U Neurology Studies to Be Highlighted, Faculty Asked To Lead Courses At Largest International Conference

U Neurology Studies to Be Highlighted, Faculty Asked To Lead Courses At Largest International Conference

Apr 10, 2008 4:00 PM

The University of Utah Department of Neurology will have a high profile at the upcoming meeting of the American Academy of Neurology (AAN) in Chicago, with U faculty both teaching courses and having five published studies highlighted at the annual conference.

“We have a remarkable presence in the educational and scientific portions of the meeting,” said Stefan M. Pulst, M.D., DrMed, professor and chair of neurology. “The neurology department is steadily increasing its national and international visibility.”

The conference, which starts Saturday, is the largest international gathering of neurologists and will attract about 13,000 physicians worldwide. Pulst, an internationally regarded expert in identifying genes that cause Parkinson’s disease and other neurological movement disorders, is chair of the AAN Science Committee.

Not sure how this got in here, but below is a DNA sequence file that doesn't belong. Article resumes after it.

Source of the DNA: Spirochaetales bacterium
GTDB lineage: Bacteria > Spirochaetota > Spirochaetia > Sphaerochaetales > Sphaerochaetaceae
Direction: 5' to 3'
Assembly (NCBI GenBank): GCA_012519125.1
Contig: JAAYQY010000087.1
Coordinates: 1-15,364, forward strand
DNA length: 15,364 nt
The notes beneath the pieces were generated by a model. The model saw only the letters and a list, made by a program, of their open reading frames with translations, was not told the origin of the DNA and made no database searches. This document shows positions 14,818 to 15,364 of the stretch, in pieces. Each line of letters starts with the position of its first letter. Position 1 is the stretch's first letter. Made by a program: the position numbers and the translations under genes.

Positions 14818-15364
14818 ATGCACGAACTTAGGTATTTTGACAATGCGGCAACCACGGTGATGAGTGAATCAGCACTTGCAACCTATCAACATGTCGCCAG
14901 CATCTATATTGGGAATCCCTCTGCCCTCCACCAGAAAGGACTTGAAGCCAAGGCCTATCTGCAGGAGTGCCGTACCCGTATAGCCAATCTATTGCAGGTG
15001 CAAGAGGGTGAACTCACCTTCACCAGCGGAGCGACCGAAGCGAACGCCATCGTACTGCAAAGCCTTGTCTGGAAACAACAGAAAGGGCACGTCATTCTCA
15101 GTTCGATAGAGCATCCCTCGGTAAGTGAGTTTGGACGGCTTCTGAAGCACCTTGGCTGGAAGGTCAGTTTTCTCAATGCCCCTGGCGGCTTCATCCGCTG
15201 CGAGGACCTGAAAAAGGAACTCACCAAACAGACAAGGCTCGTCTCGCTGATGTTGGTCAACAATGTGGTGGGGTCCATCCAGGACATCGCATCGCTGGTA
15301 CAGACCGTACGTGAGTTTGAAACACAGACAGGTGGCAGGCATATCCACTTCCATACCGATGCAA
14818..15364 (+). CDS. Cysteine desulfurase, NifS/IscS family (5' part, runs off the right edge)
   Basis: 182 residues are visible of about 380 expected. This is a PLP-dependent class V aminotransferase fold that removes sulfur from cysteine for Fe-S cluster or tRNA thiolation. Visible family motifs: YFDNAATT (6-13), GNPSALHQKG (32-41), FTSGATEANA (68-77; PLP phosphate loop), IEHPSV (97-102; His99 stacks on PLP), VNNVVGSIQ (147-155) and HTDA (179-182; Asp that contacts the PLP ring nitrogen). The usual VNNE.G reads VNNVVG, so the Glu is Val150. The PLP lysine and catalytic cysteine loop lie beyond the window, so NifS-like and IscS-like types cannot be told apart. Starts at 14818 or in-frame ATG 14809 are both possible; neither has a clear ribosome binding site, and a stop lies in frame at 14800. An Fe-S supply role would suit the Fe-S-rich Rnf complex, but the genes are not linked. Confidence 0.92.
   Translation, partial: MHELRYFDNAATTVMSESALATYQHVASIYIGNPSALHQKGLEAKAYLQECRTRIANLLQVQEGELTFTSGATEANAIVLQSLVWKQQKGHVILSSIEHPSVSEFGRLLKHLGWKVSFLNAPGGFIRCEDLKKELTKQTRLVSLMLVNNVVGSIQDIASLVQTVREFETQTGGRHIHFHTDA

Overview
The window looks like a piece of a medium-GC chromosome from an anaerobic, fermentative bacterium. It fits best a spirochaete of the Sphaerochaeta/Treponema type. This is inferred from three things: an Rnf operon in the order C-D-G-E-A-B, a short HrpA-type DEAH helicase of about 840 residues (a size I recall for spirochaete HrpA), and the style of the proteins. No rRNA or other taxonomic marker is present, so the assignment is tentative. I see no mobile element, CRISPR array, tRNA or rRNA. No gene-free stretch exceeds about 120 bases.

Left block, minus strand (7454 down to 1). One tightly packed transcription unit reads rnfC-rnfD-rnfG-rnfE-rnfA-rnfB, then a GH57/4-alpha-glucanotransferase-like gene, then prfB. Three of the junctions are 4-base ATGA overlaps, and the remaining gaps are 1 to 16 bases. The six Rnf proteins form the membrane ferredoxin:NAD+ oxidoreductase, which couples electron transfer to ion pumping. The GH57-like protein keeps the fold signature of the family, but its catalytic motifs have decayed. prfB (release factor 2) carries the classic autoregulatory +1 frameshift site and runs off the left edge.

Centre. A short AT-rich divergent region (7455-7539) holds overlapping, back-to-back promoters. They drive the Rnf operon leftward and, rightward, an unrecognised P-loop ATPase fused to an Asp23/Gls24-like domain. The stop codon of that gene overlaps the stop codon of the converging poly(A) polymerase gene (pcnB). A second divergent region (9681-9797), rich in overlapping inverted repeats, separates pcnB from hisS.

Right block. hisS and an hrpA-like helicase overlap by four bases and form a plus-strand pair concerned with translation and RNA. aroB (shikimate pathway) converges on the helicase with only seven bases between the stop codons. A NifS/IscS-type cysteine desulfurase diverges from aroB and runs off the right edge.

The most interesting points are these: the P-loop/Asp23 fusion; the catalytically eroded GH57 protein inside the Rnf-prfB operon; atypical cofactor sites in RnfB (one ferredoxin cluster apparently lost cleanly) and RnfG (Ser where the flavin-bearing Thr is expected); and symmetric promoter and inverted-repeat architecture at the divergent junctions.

In addition to chairing part of the conference, Pulst will direct a daylong course on neurogenetics. Three other U neurology department faculty also were asked to lead courses in the conference’s educational component.

John L. Greenlee, M.D., professor of neurology, will lead a course on acute central nervous system infections. Kathleen B. Digre, M.D., professor of neurology and ophthalmology/visual sciences, will teach three courses on neuro-ophthalmology, and dementia and Alzheimer’s disease expert Norman L. Foster, M.D., professor of neurology, will chair a course on diagnosing dementia.

On the last day of the conference, five papers authored by U of U faculty will be among 100 outstanding abstracts highlighted. The papers cover studies on imaging in dementia; the diagnosis of dementia using advanced imaging techniques; the consequences of muscular dystrophy on the heart; ion channel dysfunction and general ataxia (neurological movement disorders); and results of the Utah diabetic neuropathy study.

“We have an excellent faculty,” Pulst said, “and our presence at the AAN meeting reflects that.”

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